Still, investigators kept her case open and checked on it several times. Then, 19 days before the anniversary of Berry’s disappearance, another girl went missing.
And Lorain Avenue was at the center of it again.
The third abduction
In March 2004, a month before the last person was abducted, Ariel Castro began having serious problems at work.
He received a 60-day suspension for leaving a child unattended on a school bus, school documents show.
Castro was facing several disciplinary issues — unauthorized stop, failure to follow proper radio procedures, failure to effectively carry out job description activities — but documents indicate he was ultimately disciplined for just one offense.
The police even went to Castro’s house to investigate the bus incident about an abandoned child. No one answered at the home, and investigators later interviewed him elsewhere, police said.
Less than a month into Castro’s suspension, the last of the three victims was abducted.
Georgina “Gina” DeJesus was barely a teenager — just 14 — when she vanished while walking home from middle school on Cleveland’s west side. She was last seen on Lorain Avenue at a pay phone after school on April 2, 2004, a cold spring day.
In a ghoulish twist, DeJesus actually knew Ariel Castro, her family told CNN affiliate WOIO.
That’s because she was a good friend with Castro’s daughter, Arlene.
One year after DeJesus’s appearance, Arlene Castro publicly crusaded to find her friend’s kidnapper: She went on the national television program “America’s Most Wanted” to plead for help in finding her friend in spring 2005.
Ariel Castro himself attended at least two public vigils for the missing girls — while they were allegedly inside his home — relatives told WOIO. Little did she know that her own father would later be charged with abducting and raping her good friend.
“I would like to say that I’m absolutely so, so sorry,” a tearful Arlene Castro told ABC News this week. “… I’m so sorry for everything.”
In fact, the police report described how DeJesus was allegedly taken: Castro was with his daughter when they allegedly approached DeJesus in the area of Lorain Avenue and 105th Street.
Then Castro allegedly returned to DeJesus without his daughter and offered her a ride to his house to meet up with his daughter, the police report said.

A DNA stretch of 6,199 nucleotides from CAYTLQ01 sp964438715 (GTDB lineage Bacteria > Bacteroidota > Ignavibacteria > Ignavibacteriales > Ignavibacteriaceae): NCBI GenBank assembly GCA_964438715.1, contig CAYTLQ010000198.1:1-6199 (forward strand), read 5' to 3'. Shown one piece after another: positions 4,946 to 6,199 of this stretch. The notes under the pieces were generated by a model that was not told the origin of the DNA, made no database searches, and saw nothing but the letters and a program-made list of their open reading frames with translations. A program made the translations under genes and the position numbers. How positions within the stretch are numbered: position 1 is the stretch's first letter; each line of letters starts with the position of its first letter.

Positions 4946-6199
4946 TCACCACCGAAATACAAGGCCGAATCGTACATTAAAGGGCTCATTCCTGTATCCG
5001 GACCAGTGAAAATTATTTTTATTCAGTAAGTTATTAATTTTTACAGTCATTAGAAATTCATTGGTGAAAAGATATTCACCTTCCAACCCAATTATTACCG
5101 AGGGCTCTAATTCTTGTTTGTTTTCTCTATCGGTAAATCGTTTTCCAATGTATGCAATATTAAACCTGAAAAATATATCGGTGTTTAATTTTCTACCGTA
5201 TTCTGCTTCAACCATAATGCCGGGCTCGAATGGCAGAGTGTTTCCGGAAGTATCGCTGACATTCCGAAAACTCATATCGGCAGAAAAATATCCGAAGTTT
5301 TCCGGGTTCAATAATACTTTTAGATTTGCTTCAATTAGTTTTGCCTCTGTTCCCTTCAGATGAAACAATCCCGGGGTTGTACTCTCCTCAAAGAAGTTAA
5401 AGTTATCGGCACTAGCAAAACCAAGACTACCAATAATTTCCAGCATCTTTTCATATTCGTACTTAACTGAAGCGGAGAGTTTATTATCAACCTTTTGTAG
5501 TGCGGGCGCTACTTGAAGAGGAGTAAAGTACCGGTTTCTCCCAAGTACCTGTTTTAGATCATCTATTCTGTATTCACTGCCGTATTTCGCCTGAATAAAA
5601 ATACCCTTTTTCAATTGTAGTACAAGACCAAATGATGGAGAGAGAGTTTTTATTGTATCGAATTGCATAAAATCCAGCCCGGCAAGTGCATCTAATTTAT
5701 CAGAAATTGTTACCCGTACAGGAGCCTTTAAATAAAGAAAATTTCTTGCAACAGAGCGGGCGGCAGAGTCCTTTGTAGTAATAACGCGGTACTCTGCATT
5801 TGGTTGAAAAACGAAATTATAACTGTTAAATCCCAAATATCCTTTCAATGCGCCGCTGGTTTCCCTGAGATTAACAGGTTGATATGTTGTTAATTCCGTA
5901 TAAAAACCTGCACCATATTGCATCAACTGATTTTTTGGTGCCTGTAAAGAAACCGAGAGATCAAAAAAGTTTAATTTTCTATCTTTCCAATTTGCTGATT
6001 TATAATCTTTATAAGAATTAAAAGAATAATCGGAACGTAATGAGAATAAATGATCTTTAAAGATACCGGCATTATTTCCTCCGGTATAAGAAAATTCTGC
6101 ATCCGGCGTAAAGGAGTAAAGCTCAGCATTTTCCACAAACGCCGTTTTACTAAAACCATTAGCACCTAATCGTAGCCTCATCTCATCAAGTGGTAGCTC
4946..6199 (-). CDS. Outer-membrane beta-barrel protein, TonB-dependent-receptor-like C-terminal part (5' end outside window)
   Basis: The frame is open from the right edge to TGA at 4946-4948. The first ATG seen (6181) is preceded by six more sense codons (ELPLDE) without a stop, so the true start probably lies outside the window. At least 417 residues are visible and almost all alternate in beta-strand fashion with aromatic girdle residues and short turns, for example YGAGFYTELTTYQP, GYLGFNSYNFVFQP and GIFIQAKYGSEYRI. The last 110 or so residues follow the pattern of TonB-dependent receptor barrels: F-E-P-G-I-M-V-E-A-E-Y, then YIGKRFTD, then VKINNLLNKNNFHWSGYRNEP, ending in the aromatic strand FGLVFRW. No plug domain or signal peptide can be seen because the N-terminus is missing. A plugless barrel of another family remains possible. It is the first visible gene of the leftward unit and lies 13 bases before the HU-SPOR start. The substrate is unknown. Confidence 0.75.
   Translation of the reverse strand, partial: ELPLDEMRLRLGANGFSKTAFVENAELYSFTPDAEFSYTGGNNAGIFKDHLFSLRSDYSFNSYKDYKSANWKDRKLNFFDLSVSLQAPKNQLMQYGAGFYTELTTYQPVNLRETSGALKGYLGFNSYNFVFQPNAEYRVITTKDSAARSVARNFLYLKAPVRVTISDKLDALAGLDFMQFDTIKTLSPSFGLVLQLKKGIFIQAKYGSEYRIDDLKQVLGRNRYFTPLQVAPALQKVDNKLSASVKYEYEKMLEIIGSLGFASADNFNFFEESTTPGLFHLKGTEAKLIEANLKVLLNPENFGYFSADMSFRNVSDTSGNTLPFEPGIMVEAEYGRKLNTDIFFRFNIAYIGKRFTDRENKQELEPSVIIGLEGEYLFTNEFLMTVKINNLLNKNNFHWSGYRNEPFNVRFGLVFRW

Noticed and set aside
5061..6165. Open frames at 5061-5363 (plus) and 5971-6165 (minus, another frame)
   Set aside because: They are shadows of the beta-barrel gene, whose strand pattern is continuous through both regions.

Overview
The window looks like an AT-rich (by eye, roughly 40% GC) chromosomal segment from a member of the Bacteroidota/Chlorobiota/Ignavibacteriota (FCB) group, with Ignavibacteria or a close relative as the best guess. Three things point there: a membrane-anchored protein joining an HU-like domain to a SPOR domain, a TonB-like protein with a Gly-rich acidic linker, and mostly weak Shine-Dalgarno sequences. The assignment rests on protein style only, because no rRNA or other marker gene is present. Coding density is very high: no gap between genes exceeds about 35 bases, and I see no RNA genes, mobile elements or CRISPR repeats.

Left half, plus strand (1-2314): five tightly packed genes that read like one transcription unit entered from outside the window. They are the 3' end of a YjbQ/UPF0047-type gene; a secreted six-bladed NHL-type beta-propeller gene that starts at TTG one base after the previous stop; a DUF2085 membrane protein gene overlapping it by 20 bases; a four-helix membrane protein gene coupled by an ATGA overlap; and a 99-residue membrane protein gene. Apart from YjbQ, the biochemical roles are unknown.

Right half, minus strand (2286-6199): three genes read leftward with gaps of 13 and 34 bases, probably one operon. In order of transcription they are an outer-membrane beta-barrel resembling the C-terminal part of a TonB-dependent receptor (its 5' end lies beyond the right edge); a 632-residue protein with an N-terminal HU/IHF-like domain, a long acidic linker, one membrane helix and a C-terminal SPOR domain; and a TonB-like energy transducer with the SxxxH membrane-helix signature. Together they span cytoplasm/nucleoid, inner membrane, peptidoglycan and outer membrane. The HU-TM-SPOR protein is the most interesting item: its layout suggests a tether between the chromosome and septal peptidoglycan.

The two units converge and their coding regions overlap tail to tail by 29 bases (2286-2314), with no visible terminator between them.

When DeJesus disappeared in 2004, even the FBI joined the search: That’s because a total of two girls had disappeared from Lorain Avenue in Cleveland. In reality, there were three persons missing. Knight was the first, but the Cleveland police had removed Knight from the FBI missing person database in late 2003. That was 15 months after she was reported missing.
Police kept the Knight case open, but 2004 news accounts in the Plain Dealer didn’t include Knight in how the community was searching for only two girls who disappeared on the Lorain abduction corridor.
With two girls and one woman in his house, Castro allegedly made the captives obedient by testing them: he pretended to leave the house and then surprised them. He disciplined them if they sought to escape, a law enforcement source with direct knowledge of the investigation told CNN.
The three women feared their captor. They surrendered for years.
Personal life crumbles for alleged abductor
By late summer 2005, Castro’s common-law marriage was in trouble.
At that time, court records showed the couple had separate addresses, and Castro’s was his house. Records don’t detail the history of the couple’s living arrangements.
His common-law wife, Grimilda Figueroa, once lived in Castro’s house in the Latino neighborhood on Seymour Street on Cleveland’s west side, but it’s unclear exactly when.
For all the time that Castro lived in his house, family wasn’t allowed to venture too deep inside.
Another of his daughters by Figueroa, Angie Gregg, noticed how her father “would take forever” to answer the front door. Then he gave her a hand signal to wait and told her to use the back door.
Once inside, she and her husband enjoyed dinner with her father. Ariel Castro played songs too loud, but she overlooked the noise because her father was a musician who played the bass in a salsa and merengue band.